I have to say this ladies and gents, we definitely live more in a time of social media gone mad, than actual social communities, particularly for those of us that live in cities I’d say. The media hasn’t helped over the last couple of decades, rather than encouraging friendships between people (because that’s just not ‘sexy’ and doesn’t sell papers) we’ve gradually been encouraged to be suspicious and mistrustful of other people, actually to the point of walking past other humans, vulnerable ones, on the streets, who are homeless because ‘they’ll just spend any money you give to them on drugs’ I know I’m generalising about that attitude but as a society it’s something of a majority mindset. We’re so disconnected in some ways, that when someone we are ‘friends’ with vanishes for a long time from FB etc./we don’t hear from them we just don’t think about it, get on with our own busyness/assume they’re busy and if something terrible happens we’re shocked and think ‘that was sudden!’ Here’s the thing, sometimes it wasn’t sudden, we’re just all too caught up in (and stressed with/focused on) our stuff to notice/have the headspace to think about it until something big happens, we all have to deal with too much stuff/information every day and our brains don’t have the headspace to ‘actively care’ too much anymore. A friend of mine, a wonderful humanitarian friend, who’s in her 70’s and who sees how much the world has changed/how much faster it is, and prefers a more personal approach to social contact (ie. we actually see each other, talk on the phone quite regularly rather than FB each other) communicated to me recently about how difficult people around us are having it at the moment, and it’s true. Things are difficult for lots of us and have been for a long time, depression and other things are on the rise, and with political systems/public services that have not been there/competent to look after us all/serve us properly, for years now, it seems we’re either on our own or we kind of have to check in on each other once in a while…it’s just a thought. This is quite long, I know, but it’s also important stuff, actual people are important, ‘each other’ is important. Community existed once, people knew their neighbours, dropped in for a cup of tea and a chat once in a while, now we have Facebook and twitter, and make appointments on social media for phone/skype chats, let’s not get confused, social media should have been an add-on to person to person contact, never a replacement for the people who know us and care about us, and that we love or even just like lots. Surely we all still have to try to think about that for ourselves. A friend of mine (and other people that I know) recently went under spectacularly and between a few of us, if we’d communicated more/had more information earlier, the signs were there, this was not an overnight thing however this was someone who didn’t/couldn’t ask for help, except for in the most cryptic ways, and there was an assumption that a) they could take care of themselves, and/or b) someone else was there for them/dealing with it c) also because of their condition they pushed some people away but it wasn’t because of who they were, it was because of their ‘condition’ This situation probably happens quite a lot in a manically busy world, it was no-one’s fault, none of us are experts and couldn’t have done anything, but it was shocking to some people as not many people had seen it coming. The only thing I can think of to do, in the aftermath, is to share what was sad and traumatic and hope that it doesn’t happen to other people I know (and that they know and love, so social media can have it’s wonderful purposes…if anyone does actually read/share this…let’s face it, we’re all very busy)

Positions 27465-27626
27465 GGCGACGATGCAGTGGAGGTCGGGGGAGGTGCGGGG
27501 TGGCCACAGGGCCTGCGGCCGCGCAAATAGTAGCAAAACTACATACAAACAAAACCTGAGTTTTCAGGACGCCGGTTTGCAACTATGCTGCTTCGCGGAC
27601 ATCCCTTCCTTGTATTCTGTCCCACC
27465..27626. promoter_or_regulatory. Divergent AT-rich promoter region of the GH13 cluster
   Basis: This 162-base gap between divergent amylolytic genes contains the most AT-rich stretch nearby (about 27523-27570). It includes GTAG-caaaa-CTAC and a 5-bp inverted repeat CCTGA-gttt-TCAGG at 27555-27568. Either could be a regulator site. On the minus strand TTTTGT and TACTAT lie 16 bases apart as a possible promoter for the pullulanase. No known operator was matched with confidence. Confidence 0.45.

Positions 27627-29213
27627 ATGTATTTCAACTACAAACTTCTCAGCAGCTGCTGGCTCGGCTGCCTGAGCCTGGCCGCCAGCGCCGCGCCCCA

I considered writing a status update about this subject but actually I’m massively long-winded at the best of times, and also this is connected to subjects I think I’d like to write on more regularly as it’s obviously a sign of the times, for lots of us.
On a positive note I know some brilliant folks who have started creative community projects tackling just these kinds of community/human issues which is exciting and reassuring – Leeds-based Tea & Tolerance https://teaandtolerance.wordpress.com are just one I can think of! In conclusion guys and gals, I just have to say check in on each other, spare a thought for people you love you’ve not contacted in a while, buy a friend who’s having a bad week a cup of coffee occasionally, 2016 has been a difficult year so far on so many levels, for so many people and sometimes the people you think are doing the most fine are the ones that just find it the most desperately important to seem like they have it all together, because they find it hard to admit they’re having the hardest time. I have to end this by quoting the Dalai Lama because he just speaks so much sense and because it’s a lovely relevant thought
“Compassion is not religious business, it is human business, it is not luxury, it is essential for our own peace and mental stability, it is essential for human survival.”